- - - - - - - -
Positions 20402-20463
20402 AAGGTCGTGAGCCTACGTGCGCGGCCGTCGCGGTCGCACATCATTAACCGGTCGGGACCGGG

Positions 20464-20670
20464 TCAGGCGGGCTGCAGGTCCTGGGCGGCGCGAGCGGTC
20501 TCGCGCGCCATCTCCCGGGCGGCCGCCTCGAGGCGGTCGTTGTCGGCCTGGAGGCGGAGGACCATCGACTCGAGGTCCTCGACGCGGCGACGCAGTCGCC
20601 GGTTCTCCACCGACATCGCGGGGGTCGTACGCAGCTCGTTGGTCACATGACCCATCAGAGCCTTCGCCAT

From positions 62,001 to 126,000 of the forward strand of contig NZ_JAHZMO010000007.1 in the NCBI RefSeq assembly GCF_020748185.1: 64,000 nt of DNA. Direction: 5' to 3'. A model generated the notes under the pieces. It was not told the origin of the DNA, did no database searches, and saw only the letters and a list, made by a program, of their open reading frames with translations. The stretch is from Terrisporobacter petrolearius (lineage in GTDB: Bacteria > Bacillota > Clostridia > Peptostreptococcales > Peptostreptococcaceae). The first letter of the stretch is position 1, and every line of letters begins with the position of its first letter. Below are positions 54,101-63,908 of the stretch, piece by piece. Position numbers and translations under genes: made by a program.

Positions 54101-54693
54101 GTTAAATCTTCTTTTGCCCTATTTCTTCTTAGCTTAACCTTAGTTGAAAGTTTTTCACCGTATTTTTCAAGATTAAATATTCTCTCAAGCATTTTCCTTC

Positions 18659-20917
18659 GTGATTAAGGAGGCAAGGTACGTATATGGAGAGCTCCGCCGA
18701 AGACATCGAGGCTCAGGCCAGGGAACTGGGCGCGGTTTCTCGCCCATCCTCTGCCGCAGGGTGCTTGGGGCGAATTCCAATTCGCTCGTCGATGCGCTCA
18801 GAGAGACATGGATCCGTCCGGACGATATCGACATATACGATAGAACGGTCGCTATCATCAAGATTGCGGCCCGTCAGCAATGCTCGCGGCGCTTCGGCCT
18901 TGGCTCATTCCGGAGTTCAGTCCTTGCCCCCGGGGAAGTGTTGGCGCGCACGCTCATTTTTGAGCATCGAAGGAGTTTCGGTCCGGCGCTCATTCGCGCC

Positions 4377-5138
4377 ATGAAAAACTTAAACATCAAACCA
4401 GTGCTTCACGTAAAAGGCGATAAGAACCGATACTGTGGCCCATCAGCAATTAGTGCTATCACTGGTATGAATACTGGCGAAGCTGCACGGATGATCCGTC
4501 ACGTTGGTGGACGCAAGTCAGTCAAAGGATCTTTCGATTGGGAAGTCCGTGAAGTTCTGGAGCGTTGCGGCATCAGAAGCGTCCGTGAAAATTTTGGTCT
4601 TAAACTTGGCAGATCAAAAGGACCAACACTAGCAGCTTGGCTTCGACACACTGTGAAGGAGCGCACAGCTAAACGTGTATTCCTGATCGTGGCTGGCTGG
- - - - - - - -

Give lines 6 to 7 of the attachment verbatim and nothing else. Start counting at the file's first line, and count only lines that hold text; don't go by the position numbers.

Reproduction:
20601 GGTTCTCCACCGACATCGCGGGGGTCGTACGCAGCTCGTTGGTCACATGACCCATCAGAGCCTTCGCCAT

From positions 62,001 to 126,000 of the forward strand of contig NZ_JAHZMO010000007.1 in the NCBI RefSeq assembly GCF_020748185.1: 64,000 nt of DNA. Direction: 5' to 3'. A model generated the notes under the pieces. It was not told the origin of the DNA, did no database searches, and saw only the letters and a list, made by a program, of their open reading frames with translations. The stretch is from Terrisporobacter petrolearius (lineage in GTDB: Bacteria > Bacillota > Clostridia > Peptostreptococcales > Peptostreptococcaceae). The first letter of the stretch is position 1, and every line of letters begins with the position of its first letter. Below are positions 54,101-63,908 of the stretch, piece by piece. Position numbers and translations under genes: made by a program.